Meet the Brooklyn-Born Marine Biologist Co-Leading the ‘March for Science’

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Ayana Elizabeth Johnson, a marine biologist and conservation strategist, is participating in the March for Science in Washington, D.C. tomorrow. Ayana Elizabeth Johnson/Facebook

A 36-year-old marine biologist and conservation strategist from Brooklyn has become one of the driving forces behind tomorrow’s March for Science in Washington, D.C.—the first march she’s ever organized—and told the Observer why she thinks her profession is “at risk” under President Donald Trump.

Dr. Ayana Elizabeth Johnson currently works as an adjunct professor at New York University and is the founder of the Ocean Collectiv consulting group, which employs a social justice-oriented approach to the preservation and protection of the sea. She joined the march at the beginning of February as national co-director of partnerships, and has since been working to coordinate with organizations that support science funding and education—readying them for tomorrow’s march, which will consist of a teach-in, rally and march through the streets of Washington.

“A big part of the goal of the March for Science is to build this coalition that represents the whole spectrum of science and its role in society and policy-making,” Johnson told the Observer in a phone interview. “Ecologists to archaeologists, marine biologists…to better convey the value of science in our everyday lives in keeping us safe and healthy and all of that good stuff.”

The event—co-hosted by the Earth Day Network, the same group that established the annual environmentalist commemoration in 1970—will call on politicians to implement policies that fund and draw upon scientific research. It will coincide with 515 satellite marches around the world, including in New York City.

In Trump’s budget blueprint for 2018, he proposed to reduce the National Institutes of Health’s budget by $5.8 billion to $25.9 billion. And at the end of March, he signed an executive order directing the Environmental Protection Agency to overturn former President Barack Obama’s Clean Power Plan, which sought to reduce carbon pollution from power plants, and abolishes other Obama-era policies.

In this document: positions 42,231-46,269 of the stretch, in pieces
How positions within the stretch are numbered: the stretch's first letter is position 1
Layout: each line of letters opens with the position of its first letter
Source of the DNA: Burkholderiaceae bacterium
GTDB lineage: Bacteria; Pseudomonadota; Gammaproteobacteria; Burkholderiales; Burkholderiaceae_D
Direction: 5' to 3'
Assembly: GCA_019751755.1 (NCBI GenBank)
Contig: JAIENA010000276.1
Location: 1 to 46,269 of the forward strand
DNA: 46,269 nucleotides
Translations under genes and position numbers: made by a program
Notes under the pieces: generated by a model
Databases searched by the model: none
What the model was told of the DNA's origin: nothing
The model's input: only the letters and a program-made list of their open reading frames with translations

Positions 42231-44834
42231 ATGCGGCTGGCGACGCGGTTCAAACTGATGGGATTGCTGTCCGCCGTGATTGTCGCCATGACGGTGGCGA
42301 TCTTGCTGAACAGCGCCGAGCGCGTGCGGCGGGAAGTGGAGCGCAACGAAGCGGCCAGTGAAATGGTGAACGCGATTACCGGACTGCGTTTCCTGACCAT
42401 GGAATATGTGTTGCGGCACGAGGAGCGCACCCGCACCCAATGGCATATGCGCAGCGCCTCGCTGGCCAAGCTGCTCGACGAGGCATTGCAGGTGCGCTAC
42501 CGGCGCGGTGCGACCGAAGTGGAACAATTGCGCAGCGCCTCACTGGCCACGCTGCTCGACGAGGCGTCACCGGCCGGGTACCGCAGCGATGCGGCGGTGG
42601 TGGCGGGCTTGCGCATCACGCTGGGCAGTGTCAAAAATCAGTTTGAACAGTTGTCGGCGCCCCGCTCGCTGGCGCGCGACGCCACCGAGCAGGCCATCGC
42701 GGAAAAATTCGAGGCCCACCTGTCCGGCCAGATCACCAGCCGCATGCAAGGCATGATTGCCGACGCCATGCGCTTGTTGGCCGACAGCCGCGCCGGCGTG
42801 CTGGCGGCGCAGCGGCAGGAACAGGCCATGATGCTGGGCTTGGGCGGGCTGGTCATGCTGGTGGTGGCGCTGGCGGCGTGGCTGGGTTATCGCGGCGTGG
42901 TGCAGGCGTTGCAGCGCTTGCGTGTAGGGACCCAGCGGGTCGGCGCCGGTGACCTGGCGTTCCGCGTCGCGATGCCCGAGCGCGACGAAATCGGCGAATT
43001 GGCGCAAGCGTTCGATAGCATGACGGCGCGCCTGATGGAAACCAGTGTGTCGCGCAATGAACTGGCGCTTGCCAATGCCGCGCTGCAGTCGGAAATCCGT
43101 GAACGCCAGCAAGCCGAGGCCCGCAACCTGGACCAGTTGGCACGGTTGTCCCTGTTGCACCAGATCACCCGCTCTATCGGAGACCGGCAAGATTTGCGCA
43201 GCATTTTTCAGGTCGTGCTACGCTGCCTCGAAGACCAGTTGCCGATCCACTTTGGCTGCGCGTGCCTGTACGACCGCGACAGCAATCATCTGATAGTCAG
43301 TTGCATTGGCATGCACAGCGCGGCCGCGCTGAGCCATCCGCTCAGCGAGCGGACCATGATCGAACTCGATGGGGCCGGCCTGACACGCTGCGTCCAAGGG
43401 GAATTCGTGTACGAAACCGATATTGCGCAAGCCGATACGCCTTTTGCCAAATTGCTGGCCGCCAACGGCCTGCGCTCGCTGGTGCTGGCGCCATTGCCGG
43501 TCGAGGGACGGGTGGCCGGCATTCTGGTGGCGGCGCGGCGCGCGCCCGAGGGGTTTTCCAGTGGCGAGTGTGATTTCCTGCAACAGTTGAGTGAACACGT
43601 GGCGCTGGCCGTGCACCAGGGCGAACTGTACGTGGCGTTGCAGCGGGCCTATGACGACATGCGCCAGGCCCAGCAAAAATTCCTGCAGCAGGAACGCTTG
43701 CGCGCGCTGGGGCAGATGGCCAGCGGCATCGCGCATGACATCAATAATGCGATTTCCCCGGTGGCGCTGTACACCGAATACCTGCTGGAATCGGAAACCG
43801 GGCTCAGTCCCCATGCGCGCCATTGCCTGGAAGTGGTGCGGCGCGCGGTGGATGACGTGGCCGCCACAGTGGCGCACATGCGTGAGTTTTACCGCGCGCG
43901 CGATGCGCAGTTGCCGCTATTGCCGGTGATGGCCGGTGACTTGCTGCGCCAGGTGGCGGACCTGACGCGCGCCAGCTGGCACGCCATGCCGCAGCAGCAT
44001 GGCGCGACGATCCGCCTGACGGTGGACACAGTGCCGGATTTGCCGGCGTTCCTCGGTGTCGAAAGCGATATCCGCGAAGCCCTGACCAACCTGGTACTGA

Johnson reiterated that they want to send the message that science plays a fundamental role in society and to dispel the notion that science is “something that happens in a lab far away that doesn’t matter.”

“Making it clear that scientists are part of communities and doing that sort of integration and then building a coalition,” she said when asked to explain her strategy. “Then leveraging that to do more scientific education, raise scientific literacy as well as push for the role of science to be included in policy-making across the government.”

Political and civic engagement comes naturally for Johnson. Her parents, a teacher and an architect, are first and second generation immigrants and civil rights activists.

Johnson received her bachelor’s degree in environmental science and public policy at Harvard University and a Ph.d. from the Scripps Institution of Oceanography. She wrote her dissertation on ecology and the sustainable management of coral reefs in the Caribbean—work she described as “half-social science, half-natural science.”

As executive director of the Waitt Institute—a nonprofit research organization that encourages communities to care for local ocean waters—she co-founded the Blue Halo Initiative, a collaboration between the organization and partner governments to come up with sustainable ocean policies. She also spearheaded the Caribbean’s first victorious island-wide ocean zoning project and subsequently launched the initiative on Caribbean islands Curaçao and Montserrat.

Before that, she handled drafting for the National and Oceanic Atmospheric Administration’s contributions to the National Ocean Policy Implementation Plan—actions federal agencies would take to address crucial ocean challenges. And she served as an environmental scientist on the Environmental Protection Agency’s regulatory analysis and policy team.

She also writes a National Geographic blog called “How to Use the Ocean Without Using it Up.”

Johnson has participated in demonstrations before, including those of the Black Lives Matter movement. But she wrote recently that she never expected to spearhead a mass demonstration herself. What motivated her was her “crush on the scientific method.”

“I have marched against police brutality and mass incarceration, and for black lives,” she wrote in the Scientific American. “I have marched against pipelines and for sane climate policy. I have marched for women, for a living wage, and for immigrants and refugees. But I had never helped organize a march. And of all the causes, I never, ever thought my first would be science.”

Johnson said she first got involved with the march after reading about scientists and web developers rushing to download and archive government data sets. She argued that the president’s proposed budget cuts will make it harder for scientists “to do science that protect drinking water, food quality…and our medicines.”

“The silencing of scientists, the deletion of government data and making sure that science has a role in policy-making are the reasons I got involved, and are the things I’m most concerned about and are definitely part of what the March for Science is rallying people around to address,” she said.

She recently participated in her first-ever Facebook Live discussion with one of the march’s honorary co-chairs, Bill Nye, the science educator, TV personality and mechanical engineer known as “Bill Nye the Science Guy.”

“This is not just a national issue, this is something that scientists and science advocates all over the world are really concerned about in their countries, too,” Johnson said.